The Leopard cat (scientific name: prionailurus bengalensis), is a well known and observed felid that inhabits the forests and plains in Southwestern Asia. This cat is usually a solitary cat that sleeps in caves and in hollow trees and hunts mostly on the ground. The Leopard cat has also been recorded to be arboreal and swim. This cat feeds on rodents and other small prey such as lizards, snakes and birds. The Leopard cat is threatened by deforestation of its habitat and being hunted for its coat. This cat is fully protected by laws to mitigate against extinction in the countries it inhabits.
Kingdom: Animalia (Animals)
The Leopard cat is similar in size to a house cat only with longer legs. This cat tends to be yellowish-brown in the tropics and greyish-brown in the northern parts of their range. Most often, they are pale tawny on the upper parts and white on the underparts. The body and tail are covered with dark spots, with stripes running down the back of the head. These break into short bands and elongated spots down the middle of the back. The tail has indistinct rings toward its tip. Prionailurus bengalensis measures 60-90 cm (head and body) with a tail length of 28-37 cm and a shoulder height of 20-45 cm. There is sexual dimorphism; males weigh more than females. The eyes are outlined with white stripes that originate at the internal corners and streak across the cheeks.
Behavior and reproduction
Births have been reported to occur in May (breeding from February to March) in Siberia and India, however, populations found inSoutheast Asia breed throughout the year. After a gestation of 65 to 70 days, female Leopard cats have a litter containing one to four young (usually two to three), which are born with their eyes closed. The eyes open at ten days and the young are independent by 18 months. Sometimes males participate in rearing the young. The young reach sexual maturity at eight months of age and may live up to 15 years. The teeth however, are lost at eight to ten years of age.
Leopard cats are solitary animals that sleep in small caves or hollow trees. They were thought to be mainly nocturnal, however Rabinowitz (1990) found a Thailand population to have an arrhythmic activity pattern throughout the day. This may be explained by the need to exploit a wide variety of prey. Although this species is mainly terrestrial, it is arboreal to some extent, climbing heights of over 20 meters. In addition, Leopard cats are excellent swimmers, which may explain many offshore populations.They are mainly solitary with average home ranges of 1.5-7.5 square kilometers (core areas of 0.7-2.0 square kilometers) that overlap with other individuals. These large areas are required to provide sufficient hunting area for these carnivores.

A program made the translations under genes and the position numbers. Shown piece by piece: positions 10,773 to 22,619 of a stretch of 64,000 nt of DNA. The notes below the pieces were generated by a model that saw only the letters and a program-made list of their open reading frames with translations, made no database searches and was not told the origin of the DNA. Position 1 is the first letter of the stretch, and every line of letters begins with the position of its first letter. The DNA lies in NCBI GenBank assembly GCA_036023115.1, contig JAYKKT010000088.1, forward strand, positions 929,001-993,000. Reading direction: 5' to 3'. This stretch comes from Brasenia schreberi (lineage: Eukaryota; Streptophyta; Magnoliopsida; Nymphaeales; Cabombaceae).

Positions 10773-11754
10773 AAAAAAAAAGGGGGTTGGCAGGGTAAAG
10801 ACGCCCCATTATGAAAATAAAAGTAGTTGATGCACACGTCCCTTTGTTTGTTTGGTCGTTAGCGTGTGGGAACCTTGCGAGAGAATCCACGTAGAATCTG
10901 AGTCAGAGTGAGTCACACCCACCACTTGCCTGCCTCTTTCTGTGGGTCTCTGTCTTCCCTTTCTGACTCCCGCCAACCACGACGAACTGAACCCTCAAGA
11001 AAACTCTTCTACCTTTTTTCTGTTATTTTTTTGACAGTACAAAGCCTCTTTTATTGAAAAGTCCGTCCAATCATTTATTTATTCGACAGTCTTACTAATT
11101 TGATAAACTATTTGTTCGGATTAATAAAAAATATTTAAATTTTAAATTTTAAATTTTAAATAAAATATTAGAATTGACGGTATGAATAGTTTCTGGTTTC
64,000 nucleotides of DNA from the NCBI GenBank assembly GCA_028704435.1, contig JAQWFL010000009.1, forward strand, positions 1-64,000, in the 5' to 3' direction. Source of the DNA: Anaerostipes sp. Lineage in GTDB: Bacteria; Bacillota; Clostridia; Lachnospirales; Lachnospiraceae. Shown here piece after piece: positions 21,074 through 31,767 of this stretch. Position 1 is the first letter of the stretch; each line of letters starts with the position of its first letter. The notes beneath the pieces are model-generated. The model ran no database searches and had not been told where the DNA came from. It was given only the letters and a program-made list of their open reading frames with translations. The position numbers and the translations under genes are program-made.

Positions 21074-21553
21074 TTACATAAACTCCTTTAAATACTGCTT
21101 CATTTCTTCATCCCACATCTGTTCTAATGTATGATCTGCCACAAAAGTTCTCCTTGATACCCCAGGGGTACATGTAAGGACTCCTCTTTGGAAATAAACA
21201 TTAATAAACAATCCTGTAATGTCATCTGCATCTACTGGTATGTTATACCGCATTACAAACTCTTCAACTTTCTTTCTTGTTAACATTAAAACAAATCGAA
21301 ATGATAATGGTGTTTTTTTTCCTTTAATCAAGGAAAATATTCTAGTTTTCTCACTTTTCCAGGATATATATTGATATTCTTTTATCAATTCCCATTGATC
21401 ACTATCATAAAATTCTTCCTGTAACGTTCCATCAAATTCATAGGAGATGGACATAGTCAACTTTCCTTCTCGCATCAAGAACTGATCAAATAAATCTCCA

Besides living in a variety of habitats, Leopard cats usually live near a reliable water source. They are found at high and low altitudes, often in areas of secondary growth. They have even been known to live and breed in agricultural areas such as coffee plantations. This cat occupies the forests and plains areas of Pakistan, Burma, India, Thailand, Vietnam, Malaysia, Indonesia, Philippines, Bangladesh, and small populations have been recorded in China.
The diet of Prionailurus bengalensis consists mostly of rodents, with the rajah rat comprising the majority of the diet for a Thailand population. However, they also consume small ungulates, hares, insectivores, mustelids, pigs, lizards, snakes, birds, reptiles, insects, eels, fish, crab, and carrion. The diet may also include domestic poultry raided from neighboring human establishments. Grass has also been found in half of all feces collected by Rabinowitz (1990).
Although Prionailurus bengalensis is common relative to other felids, several island populations are vulnerable due to their small sizes. Even though these cats may seem quite adaptable due to the many habitats in which they live, where forests are threatened, so are Leopard cats. Also, hunting may threaten certain populations of Prionailurus bengalensis. According to Nowell and Jackson (1996), there is national legislation prohibiting the hunting of Prionailurus bengalensis in Bangladesh, Hong Kong, India, Indonesia, Japan, Malaysia, Myanmar, Nepal, Pakistan, Russia, Thailand, and Taiwan. Hunting and trade are regulated in Bhutan, Brunei, China, Philippines, and Vietnam. To safeguard wild populations, captive breeding is being developed for some island populations.
Also according to Nowell and Jackson (1996), the most problematic area for Prionailurus bengalensis is China, where they are heavily hunted for their fur; 400,000 skins were exported annually from 1985-1988. After a European import ban, Japan has taken over as the main importer of fur. To protect the future of Prionailurus bengalensis, the Cat Action Plan has started researching China's Leopard cat harvest, management, and market organization. Ecological field research will also provide data for protected versus harvested populations of Prionailurus bengalensis.
References and further reading
- K.Carlstead, J.L.Brown and J.Seidensticker. 1993. Behavioral and adrenocortical responses to environmental changes in leopard cats (Felis bengalensis). Zoo Biology 12: 321-331.
- Encyclopedia of Life. 2010. Leopard cat Prionailurus bengalensis
- J.Sanderson, S.Sunarto, A.Wilting, C.Driscoll, R.Lorica, J.Ross, A.Hearn, S.Mujkherjee, J.Ahmed Khan, B.Habib, L.Grassman. 2008. Prionailurus bengalensis. IUCN Red List of Threatened Species. Version 2010.4. International Union for Conservation of Nature.
- M.Sunquist and F.Sunquist. 2002. Wild cats of the World. Chicago: University of Chicago Press. pp. 225–232. ISBN 0-226-77999-8.